Project UNIFY is a Special Olympics program that brings students with and without disabilities together to form a unified sports team. The first sport part of the initiative is basketball.
BSHS is one of 12 area schools participating in the pilot program, including: Averill Park, Columbia, Glens Falls, Guilderland, Mechanicville, Mohonasen, Queensbury, Saratoga Springs, Schenectady, Shenendehowa, and South Colonie.
“They want to participate in this program because it’s real basketball,” said Nate Johnson, Director of Program with Special Olympics New York. “We’re just asking kids to play basketball together.”
But don’t think for a second that the rules and referee calls are lenient. Program organizers said aside from basic modifications such as the removal of the shot clock, and requiring every player on the roster have at least 8 minutes of playing time per game, the same rules apply and are enforced.
“They’re shooting foul shots from the foul line, if they travel, it’s called a travel,” said Johnson. “If they double dribble, then it’s a double dribble. Contacts and fouls are all called as well. They’re not called any more loosely or any more sensitively than they would be at a high school game.”
Special Olympics teams are often thought as having a roster full of special needs athletes, but the game changes a bit when part of the team is made up of general education students, or “partner athletes.”
“Coaches look at the athlete pool that they have for players with disabilities and assess their ability level,” said Johnson. “Then what they try to do is match partner athletes to the team as closely to that ability level as possible. Our ideal scenario is when you look out on the court, you aren’t able to tell who the athlete is and who the partner is.”
The Ballston Spa High School Unified Basketball Team has mastered that seamless unity on the court. Widely regarded as one of the top teams in the program, Scotties coach John Lea, attributes it to their hard work and dedication to the game.
“These kids are having a blast,” said Coach Lea. “They have the opportunity to get on the basketball court and live out their dream in high school. I’m excited for them.
Coach Lea also serves as the Varsity Basketball coach for BSHS and has been working with athletes for the last seven years. He said he uses the same coaching methods for the unified team as he does for the varsity team.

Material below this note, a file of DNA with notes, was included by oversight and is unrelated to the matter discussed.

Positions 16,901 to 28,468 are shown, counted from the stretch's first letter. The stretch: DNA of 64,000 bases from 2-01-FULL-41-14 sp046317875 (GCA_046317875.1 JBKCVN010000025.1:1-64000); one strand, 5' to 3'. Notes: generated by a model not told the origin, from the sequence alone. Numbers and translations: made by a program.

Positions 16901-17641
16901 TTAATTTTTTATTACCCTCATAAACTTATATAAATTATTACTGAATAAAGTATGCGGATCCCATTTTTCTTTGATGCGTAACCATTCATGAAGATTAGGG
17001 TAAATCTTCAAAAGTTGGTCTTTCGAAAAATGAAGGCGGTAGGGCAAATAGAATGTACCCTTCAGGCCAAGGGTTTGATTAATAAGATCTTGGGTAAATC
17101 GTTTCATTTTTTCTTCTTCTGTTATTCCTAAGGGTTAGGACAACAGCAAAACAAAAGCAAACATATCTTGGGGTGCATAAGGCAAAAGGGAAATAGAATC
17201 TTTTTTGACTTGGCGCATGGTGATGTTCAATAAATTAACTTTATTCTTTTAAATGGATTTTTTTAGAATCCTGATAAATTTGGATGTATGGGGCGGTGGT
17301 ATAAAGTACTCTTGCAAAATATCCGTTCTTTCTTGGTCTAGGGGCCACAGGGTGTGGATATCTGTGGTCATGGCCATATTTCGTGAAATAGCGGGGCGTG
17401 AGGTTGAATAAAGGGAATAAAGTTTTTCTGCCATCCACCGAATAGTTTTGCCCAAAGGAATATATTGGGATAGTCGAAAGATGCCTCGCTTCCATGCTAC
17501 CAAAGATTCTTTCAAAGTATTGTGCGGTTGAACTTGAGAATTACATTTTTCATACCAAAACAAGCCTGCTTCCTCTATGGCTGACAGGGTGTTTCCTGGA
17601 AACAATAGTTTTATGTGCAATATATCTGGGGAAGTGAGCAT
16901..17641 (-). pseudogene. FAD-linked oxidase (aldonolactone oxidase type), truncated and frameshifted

“I treat them the same exact way, no different,” said Lea. “These guys are having fun. They’re working hard, running drills, we preach defense and the guys love to play defense. Sometimes I can’t slow them down (laughs) so all in all, it’s a great experience and I’m happy to be a part of it and try to get them where they need to be.”
Some players are already thinking ahead to where they’ll be next season. BSHS junior, Carlos Brito, said he’s definitely trying out for the unified team again and working hard for his basketball career after high school.
“I’m going to be a senior next year and I’m going to try to win as many games as we can,” said Brito. “My dream is to go to college and play for a college team and then work my way up to a professional team and play in the NBA.”
Sophomore Jaybriel De Hoyos shares Brito’s love for basketball and said the players celebrate the ups and motivate each other through the downs but in the end, everyone has fun.
“We’re a team so we try to motivate each other to keep doing better instead of thinking negative and putting our heads down,” said De Hoyos. “We try to lift each other’s spirits and take it one game at a time.”
The first year of the Unified Sports initiative will conclude on Saturday, May 31st in a celebratory game at the Glens Falls Civic Center.
The New York State Public High School Athletic Association and Special Olympics have already begun developing strategies for next year’s Unified Sports program. Both organizations are working to expand the program to lower Westchester County, Hudson Valley or Western New York.
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